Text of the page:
Between Clion and The Stranger, the Isle-Savary castle is designed on a square plan; in its current state, built in a single phase at the end of the XVe century, it is undoubtedly one of the best witnesses of the advent of the Renaissance in Berry. In Clion, the Hammer Mansion worth a detour. On a rocky outcrop, Palluau stands out for its superb castle, dominated by its high tower from the XNUMXthe century which recalls the suzerainty of the Counts of Anjou. The main building of the XVe century is flanked by 2 towers from the XNUMXthe century. The Gothic St-Sulpice church and the St-Laurent Priory (Romanesque, crypt from the XIe and superb frescoes from the XNUMXth centurye and XVe centuries) are worth a visit ...
As you continue your journey towards Buzancais you will not fail to visit the abbey church of Saint-Genou.
Before gaining height by crossing Saint-Genou you will pass behind the church of the old abbey of the XIIe century, you will walk along the mill canal and pass near the porcelain museum. At the end of the village you will find the lantern of the dead of Estrées.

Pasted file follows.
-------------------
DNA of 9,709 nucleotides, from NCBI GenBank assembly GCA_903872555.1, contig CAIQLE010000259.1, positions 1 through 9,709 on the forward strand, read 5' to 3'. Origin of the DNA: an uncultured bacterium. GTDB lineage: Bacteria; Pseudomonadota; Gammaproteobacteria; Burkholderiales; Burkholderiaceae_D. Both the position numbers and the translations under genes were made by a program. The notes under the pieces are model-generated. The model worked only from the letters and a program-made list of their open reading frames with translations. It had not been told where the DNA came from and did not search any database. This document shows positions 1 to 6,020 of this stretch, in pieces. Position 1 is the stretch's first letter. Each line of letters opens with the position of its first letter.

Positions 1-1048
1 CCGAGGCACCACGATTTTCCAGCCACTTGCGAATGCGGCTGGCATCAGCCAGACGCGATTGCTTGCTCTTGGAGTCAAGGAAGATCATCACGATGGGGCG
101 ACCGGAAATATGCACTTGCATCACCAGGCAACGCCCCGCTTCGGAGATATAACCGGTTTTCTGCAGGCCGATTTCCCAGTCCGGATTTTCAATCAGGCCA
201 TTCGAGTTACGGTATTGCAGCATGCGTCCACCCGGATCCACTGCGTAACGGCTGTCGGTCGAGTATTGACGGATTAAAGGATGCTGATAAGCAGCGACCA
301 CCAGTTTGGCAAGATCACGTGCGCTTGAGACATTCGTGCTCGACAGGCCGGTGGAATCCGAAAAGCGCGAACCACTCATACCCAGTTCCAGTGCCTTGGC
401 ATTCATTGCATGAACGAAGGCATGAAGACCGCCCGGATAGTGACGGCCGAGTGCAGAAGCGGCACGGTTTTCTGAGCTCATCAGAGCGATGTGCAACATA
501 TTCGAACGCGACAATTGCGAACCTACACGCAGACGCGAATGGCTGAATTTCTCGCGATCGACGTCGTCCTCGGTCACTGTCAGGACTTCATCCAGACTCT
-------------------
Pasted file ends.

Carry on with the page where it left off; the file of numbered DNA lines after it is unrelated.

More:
If you want to relax and refresh yourself, at the crossroads at the end of the canal taking direction Argy, 2 km away, you access the body of water of Saint-Genou. It offers beach and swimming (supervised in summer) as well as an area reserved for fishing, playgrounds and picnic areas.
Once observed from above the valley of the Indre, you will be able, freewheeling, to rest and let you slide in the direction of Buzancais. You will follow the river as closely as possible Indre especially in the heart of the city. BuzANCAIS offers you a rich heritage: the Dukes pavilion, Saint-Lazare Chapel of the XIIe century, Sainte-Croix Priory of the XVe century the Church of the Sacred Heart… The city has a diversified tree heritage to discover, with several remarkable trees aged 40 to 300 years.
At the exit of Buzancais you will follow the river to Bonneau to reach the Chapelle-Orthemale.